If you haven’t reviewed your personal property coverage in a while, the start of the new year is a great time to do it. Not only can it help align your finances for 2018, but it can also help you assure the expensive new gadgets and toys you acquired over the holiday season are well-protected against loss. Continue reading to learn how you can better calculate your personal property coverage needs and what you can do to upgrade protections for your belongings in the coming year.
Take Inventory of Your Home
Before you break out your policy to review your personal property coverage, take time to first update your home inventory. If you do not have a home inventory, now is the time to create one. There are multiple apps that can help you with this process, or you can simply record everything in a cloud-based document that you can retrieve online in the event of a loss.
The inventory process is made up of two steps:
The documentation process requires a line item for everything you own, both in your home and away from it. Start by choosing a single room and opening every drawer and cabinet. Record all of the items in that room before moving onto the next.
After you have a list of all your items, take time to gather documents that support your ownership of the items in your inventory. Credit card statements, appraisals, purchase receipts and serial numbers are all examples of supporting evidence. You can also take photos of your items or video as you walk through your home.
Review Your Coverage
Your personal property coverage can be found in your renters, condo-owners, or homeowners policy. In a standard homeowners policy, it can be found under Section C – Personal Property. You may notice that you are responsible for paying a deductible toward the cost of your loss. This is the amount that will be deducted from the insurance company’s settlement once your claim is finalized.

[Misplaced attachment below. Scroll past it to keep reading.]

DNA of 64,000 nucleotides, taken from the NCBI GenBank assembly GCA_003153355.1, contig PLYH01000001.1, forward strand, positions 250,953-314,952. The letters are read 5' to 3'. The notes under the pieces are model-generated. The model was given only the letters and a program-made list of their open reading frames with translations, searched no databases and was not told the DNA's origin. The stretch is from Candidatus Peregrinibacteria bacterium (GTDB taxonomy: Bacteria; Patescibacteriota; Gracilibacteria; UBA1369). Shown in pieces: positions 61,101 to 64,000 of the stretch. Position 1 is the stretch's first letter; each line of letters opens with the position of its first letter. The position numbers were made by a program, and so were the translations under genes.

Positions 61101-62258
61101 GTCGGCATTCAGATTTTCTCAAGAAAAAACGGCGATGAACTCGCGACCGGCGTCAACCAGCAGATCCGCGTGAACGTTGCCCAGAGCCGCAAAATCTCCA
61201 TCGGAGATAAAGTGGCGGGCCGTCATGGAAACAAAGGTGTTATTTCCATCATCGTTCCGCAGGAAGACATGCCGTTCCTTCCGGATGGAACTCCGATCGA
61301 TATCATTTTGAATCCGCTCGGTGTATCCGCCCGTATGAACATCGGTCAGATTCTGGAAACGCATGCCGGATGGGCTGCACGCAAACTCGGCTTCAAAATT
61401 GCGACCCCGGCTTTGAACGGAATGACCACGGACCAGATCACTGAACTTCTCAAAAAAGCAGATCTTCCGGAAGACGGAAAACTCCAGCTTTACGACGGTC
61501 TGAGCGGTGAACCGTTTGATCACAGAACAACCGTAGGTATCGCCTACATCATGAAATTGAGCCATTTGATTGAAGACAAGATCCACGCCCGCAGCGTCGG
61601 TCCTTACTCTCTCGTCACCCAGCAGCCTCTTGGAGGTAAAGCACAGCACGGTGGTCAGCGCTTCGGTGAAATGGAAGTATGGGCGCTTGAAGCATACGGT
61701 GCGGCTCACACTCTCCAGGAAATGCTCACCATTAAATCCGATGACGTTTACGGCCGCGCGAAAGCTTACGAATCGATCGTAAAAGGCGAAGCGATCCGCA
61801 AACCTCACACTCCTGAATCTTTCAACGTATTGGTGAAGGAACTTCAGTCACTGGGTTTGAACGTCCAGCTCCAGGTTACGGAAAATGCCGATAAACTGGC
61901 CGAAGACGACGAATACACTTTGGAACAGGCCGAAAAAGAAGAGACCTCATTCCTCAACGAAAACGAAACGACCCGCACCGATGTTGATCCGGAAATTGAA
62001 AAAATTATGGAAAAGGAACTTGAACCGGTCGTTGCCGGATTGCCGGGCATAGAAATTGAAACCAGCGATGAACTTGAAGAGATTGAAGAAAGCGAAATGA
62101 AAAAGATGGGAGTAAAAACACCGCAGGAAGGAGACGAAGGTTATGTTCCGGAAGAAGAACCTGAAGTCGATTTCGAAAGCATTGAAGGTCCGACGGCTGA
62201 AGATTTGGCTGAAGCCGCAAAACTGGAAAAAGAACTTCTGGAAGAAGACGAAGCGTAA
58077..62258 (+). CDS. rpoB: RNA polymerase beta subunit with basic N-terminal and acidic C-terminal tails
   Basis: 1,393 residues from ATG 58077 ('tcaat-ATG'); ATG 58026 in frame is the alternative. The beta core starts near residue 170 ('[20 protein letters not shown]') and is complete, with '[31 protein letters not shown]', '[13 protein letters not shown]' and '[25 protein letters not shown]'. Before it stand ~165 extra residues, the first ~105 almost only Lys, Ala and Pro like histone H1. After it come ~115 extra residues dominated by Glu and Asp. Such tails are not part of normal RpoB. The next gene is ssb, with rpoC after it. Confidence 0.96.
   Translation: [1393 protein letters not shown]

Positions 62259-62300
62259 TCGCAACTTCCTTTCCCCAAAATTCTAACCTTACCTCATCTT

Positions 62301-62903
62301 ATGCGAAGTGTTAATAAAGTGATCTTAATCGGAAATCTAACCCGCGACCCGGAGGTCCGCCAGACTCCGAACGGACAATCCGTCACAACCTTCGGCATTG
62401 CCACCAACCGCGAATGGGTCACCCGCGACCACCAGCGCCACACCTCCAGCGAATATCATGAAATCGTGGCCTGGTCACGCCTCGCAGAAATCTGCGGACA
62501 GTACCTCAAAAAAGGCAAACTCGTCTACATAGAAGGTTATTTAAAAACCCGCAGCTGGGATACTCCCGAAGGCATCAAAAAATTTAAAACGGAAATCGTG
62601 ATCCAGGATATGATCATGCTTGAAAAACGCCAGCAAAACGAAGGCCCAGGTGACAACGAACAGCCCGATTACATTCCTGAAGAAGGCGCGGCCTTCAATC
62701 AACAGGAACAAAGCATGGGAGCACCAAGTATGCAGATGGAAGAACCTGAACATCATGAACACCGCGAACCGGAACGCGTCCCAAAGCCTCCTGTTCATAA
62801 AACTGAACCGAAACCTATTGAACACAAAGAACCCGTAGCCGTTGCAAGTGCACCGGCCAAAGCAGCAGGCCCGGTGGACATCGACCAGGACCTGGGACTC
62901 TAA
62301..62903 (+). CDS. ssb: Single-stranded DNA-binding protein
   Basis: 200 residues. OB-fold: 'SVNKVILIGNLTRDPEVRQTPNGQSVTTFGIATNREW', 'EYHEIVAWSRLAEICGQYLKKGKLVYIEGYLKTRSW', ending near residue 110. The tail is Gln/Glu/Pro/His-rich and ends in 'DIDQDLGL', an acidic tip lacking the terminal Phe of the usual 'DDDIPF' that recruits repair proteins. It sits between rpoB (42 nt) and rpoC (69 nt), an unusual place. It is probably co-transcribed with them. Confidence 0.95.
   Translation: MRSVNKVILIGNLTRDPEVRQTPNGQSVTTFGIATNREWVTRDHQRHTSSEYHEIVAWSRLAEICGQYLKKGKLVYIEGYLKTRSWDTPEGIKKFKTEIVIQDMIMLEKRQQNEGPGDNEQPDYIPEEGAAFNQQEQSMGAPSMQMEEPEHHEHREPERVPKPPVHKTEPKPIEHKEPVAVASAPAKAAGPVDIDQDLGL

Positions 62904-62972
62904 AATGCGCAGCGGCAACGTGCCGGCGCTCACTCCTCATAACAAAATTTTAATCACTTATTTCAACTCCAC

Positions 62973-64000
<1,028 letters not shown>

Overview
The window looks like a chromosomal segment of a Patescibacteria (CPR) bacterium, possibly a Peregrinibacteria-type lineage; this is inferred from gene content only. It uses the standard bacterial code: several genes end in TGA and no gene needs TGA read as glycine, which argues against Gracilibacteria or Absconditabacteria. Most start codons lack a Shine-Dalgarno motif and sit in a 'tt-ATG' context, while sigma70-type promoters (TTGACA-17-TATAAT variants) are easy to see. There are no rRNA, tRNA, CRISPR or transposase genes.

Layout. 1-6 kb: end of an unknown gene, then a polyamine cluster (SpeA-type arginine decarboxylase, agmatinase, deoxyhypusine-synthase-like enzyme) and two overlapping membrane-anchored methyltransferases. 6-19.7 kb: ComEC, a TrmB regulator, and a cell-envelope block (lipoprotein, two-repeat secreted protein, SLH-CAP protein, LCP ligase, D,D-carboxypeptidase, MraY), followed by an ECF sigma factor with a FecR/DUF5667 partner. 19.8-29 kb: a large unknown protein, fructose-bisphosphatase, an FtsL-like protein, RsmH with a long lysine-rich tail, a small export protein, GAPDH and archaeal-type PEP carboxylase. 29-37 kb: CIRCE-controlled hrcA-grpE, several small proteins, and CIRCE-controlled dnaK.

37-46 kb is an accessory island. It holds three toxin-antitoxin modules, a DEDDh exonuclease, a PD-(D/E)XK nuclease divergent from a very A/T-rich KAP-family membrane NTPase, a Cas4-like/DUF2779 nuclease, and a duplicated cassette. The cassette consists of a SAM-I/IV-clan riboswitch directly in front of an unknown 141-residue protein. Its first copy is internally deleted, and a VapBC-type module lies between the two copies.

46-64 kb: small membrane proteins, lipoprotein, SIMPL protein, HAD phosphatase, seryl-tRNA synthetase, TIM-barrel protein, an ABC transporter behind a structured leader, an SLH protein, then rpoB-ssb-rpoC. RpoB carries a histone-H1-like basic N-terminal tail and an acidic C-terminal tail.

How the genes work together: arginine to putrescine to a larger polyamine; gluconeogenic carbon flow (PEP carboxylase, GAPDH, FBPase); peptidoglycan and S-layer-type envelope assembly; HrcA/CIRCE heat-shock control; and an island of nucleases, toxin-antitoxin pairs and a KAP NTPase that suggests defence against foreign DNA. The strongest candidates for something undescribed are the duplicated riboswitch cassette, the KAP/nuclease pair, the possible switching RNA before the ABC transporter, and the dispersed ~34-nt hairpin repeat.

The next thing you may notice is the coverage limitations of your policy. If you have renters insurance, this could be any amount you chose at the time of purchase. If you have standard homeowners insurance, you probably have a maximum total coverage equal to 50 percent of your structural coverage limit found in Coverage A.
Reading on, you may notice ‘special coverages’ that limit the amount of coverage available for certain types of items. This is an important section to pay attention to – especially if you have a significant accumulation of jewelry, precious metals, furs, or firearms. For examples, if you look at the jewelry in your home inventory and find that the total value exceeds $1,500, you may be underinsured. Fortunately, you can work with your independent agent at Couri Insurance to schedule additional coverage for specific items.
Finally, take a glance at your coverage valuation terms. Standard personal belongings coverage does not pay for a replacement of your items. Instead, it covers the actual cash value (ACV). That means you will receive a check based on the depreciated value of your damaged or stolen items minus your deductible. If that sounds like too little money to pick up the pieces after a loss, talk to an agent here at Couri Insurance about adding a replacement value endorsement to your policy. With replacement value endorsements, policy-holders are compensated for the cost of replacing damaged items with brand new ones.